In the past, schools have often focused more on reproducing social patterns and norms than on empowering young people to make change in their communities and country. Practices such as tracking, segregation, unrepresentative and unbalanced curriculum, and more have reinforced the status quo in our educational system. In these environments, learners’ experiences are situated within structures related to race, class, gender, sexual orientation, ability, and more that are implicitly accepted, directly perpetuated, or studied in ways that do not motivate change. But, in order to prepare for tomorrow, learners must begin critically examining social problems and working toward a more fair and just world today. Doing so can have an immediate impact and will help all learners develop the knowledge, skills, and mindsets needed to improve the world in all of the ways they are motivated to improve it.
Ensuring learners have opportunities to tackle the injustices that surround them can foster feelings of empowerment and motivation. This is because these opportunities are relevant to learners’ lives and, as a result, bring value to learning. They also provide learners with an authentic opportunity to impact change, and in doing this, foster agency or a sense of control. For learners who have personally experienced adversity or injustice, this can be especially empowering and may bring even greater meaning to learning. In addition, as our society becomes more and more polarized, it is critical for every young person to learn how to act against injustice in ways that are grounded in their own values and the values of their communities.
This Leap Means…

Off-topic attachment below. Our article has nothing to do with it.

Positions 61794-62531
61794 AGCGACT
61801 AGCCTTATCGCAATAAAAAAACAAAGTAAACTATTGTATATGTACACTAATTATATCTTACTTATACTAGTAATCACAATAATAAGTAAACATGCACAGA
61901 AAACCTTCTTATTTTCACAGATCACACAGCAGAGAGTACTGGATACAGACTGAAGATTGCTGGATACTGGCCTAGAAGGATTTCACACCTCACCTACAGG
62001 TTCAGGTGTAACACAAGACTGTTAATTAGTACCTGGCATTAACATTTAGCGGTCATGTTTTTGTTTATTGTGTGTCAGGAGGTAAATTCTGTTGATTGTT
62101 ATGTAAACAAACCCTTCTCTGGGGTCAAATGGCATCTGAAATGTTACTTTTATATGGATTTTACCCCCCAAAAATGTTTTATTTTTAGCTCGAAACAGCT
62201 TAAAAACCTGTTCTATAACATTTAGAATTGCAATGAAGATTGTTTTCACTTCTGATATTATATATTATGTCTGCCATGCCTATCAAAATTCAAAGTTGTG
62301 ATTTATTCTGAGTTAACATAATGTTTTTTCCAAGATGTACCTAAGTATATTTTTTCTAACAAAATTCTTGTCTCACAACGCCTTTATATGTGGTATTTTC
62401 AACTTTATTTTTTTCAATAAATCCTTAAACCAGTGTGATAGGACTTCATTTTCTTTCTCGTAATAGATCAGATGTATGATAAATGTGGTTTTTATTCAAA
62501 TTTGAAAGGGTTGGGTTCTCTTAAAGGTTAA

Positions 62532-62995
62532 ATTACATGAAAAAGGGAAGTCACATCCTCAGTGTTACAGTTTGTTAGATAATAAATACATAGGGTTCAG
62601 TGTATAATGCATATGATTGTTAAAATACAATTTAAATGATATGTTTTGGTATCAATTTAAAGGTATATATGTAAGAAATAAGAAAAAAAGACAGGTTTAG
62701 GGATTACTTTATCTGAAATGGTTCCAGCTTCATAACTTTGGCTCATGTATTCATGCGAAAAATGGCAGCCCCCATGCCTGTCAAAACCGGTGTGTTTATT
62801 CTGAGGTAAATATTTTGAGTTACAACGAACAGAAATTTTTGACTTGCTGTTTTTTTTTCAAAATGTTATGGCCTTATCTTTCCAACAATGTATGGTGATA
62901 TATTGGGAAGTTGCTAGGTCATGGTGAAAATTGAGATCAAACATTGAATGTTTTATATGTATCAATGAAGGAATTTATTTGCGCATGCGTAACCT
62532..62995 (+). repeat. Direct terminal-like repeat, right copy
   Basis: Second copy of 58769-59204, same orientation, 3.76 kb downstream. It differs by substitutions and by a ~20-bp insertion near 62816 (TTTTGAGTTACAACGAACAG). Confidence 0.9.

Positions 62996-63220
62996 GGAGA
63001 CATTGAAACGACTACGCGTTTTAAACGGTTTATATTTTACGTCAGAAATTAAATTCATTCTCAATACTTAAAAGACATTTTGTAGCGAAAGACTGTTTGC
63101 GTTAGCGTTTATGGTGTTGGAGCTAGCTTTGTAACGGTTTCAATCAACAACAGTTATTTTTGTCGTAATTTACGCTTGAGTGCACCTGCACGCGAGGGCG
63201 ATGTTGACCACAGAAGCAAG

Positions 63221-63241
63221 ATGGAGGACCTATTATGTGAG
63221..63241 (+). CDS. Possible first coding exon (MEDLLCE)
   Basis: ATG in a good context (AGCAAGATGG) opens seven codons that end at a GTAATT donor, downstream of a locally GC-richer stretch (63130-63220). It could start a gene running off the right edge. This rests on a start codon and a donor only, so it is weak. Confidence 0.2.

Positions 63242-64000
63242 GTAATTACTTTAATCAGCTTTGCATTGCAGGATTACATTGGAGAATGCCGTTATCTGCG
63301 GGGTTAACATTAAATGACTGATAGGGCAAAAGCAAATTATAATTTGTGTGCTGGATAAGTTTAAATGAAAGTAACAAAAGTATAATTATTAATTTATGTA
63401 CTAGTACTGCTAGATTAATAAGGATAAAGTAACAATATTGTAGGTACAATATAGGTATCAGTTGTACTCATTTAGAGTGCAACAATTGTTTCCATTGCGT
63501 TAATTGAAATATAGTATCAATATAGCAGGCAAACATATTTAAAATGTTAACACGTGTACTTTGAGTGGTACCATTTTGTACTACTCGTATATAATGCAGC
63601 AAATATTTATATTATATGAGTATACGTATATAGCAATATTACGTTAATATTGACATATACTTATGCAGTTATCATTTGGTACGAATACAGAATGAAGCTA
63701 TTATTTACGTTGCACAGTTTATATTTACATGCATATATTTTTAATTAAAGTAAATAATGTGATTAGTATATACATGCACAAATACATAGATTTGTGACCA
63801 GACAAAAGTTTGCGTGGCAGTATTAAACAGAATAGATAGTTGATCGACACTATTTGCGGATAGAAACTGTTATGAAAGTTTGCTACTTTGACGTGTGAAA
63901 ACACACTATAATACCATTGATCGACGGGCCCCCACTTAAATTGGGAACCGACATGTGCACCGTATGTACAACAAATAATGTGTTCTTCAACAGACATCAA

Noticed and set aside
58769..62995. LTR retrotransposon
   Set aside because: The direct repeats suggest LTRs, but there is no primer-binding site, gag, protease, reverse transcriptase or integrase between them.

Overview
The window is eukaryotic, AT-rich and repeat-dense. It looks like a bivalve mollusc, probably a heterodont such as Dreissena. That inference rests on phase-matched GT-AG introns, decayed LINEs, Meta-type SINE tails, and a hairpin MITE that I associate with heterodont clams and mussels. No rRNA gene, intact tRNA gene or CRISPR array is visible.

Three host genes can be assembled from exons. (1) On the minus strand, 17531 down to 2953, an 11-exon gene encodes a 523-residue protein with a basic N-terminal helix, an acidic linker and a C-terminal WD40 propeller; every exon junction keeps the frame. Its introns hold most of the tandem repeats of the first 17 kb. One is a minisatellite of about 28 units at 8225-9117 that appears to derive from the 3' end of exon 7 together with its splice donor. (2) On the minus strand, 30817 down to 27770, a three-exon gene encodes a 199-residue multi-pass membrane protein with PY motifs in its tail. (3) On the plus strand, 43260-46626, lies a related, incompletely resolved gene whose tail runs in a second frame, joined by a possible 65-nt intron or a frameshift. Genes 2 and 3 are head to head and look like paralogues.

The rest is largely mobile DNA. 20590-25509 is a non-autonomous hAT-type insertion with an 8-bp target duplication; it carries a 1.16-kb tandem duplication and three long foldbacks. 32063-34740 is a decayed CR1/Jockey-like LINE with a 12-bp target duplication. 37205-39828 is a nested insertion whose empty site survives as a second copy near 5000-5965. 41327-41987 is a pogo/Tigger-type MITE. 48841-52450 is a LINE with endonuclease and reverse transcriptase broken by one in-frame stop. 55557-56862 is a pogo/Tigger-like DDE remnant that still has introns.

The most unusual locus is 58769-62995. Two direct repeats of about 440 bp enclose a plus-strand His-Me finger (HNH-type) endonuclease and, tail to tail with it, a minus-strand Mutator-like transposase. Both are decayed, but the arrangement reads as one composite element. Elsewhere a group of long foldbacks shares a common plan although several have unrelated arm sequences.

- Learners discussing current and historical events from multiple perspectives to gain a more complete understanding.
- Learners developing the knowledge, skills, and mindsets needed to understand injustice and take action against it.
- Learners internalizing that their individual and collective actions can effect social change.
- Learners exploring and working to solve real social problems with the support to do so.
Education is an act of love, and thus an act of courage. It cannot fear the analysis of reality or, under pain of revealing itself as a farce, avoid creative discussion.Paulo Freire
Anti-Bias Education from Roots ConnectED (Grades K-12)
The Anti-Bias Education model targets biased attitudes through curriculum, classroom practices, and deep community building to transform communities to be more just, equitable, and connected.
IB Career-Related Programme from International Baccalaureate (IB) (Ages 16-19)
The Career-related Programme incorporates the vision and educational principles of the IB into a unique model designed to prepare students for higher education, an internship or apprenticeship, or a position in a designated field of interest.
Oceti Sakowin Education Learning Center (Grades PK-5)
Oceti Sakowin Education Learning Center’s model is grounded in Indigenous ways of knowing and being, and supports students to explore challenges and opportunities in their community through project-based learning that taps local expertise and engages community leaders in facilitating guest lessons.
Unidos (Grades K-12)
Unidos’ model designs experiences that honor Chicano/Latinx/Mesoamerican/Indigenous cultures, promote agency and neighborhood-based activism, and elevate student and community stories and voices.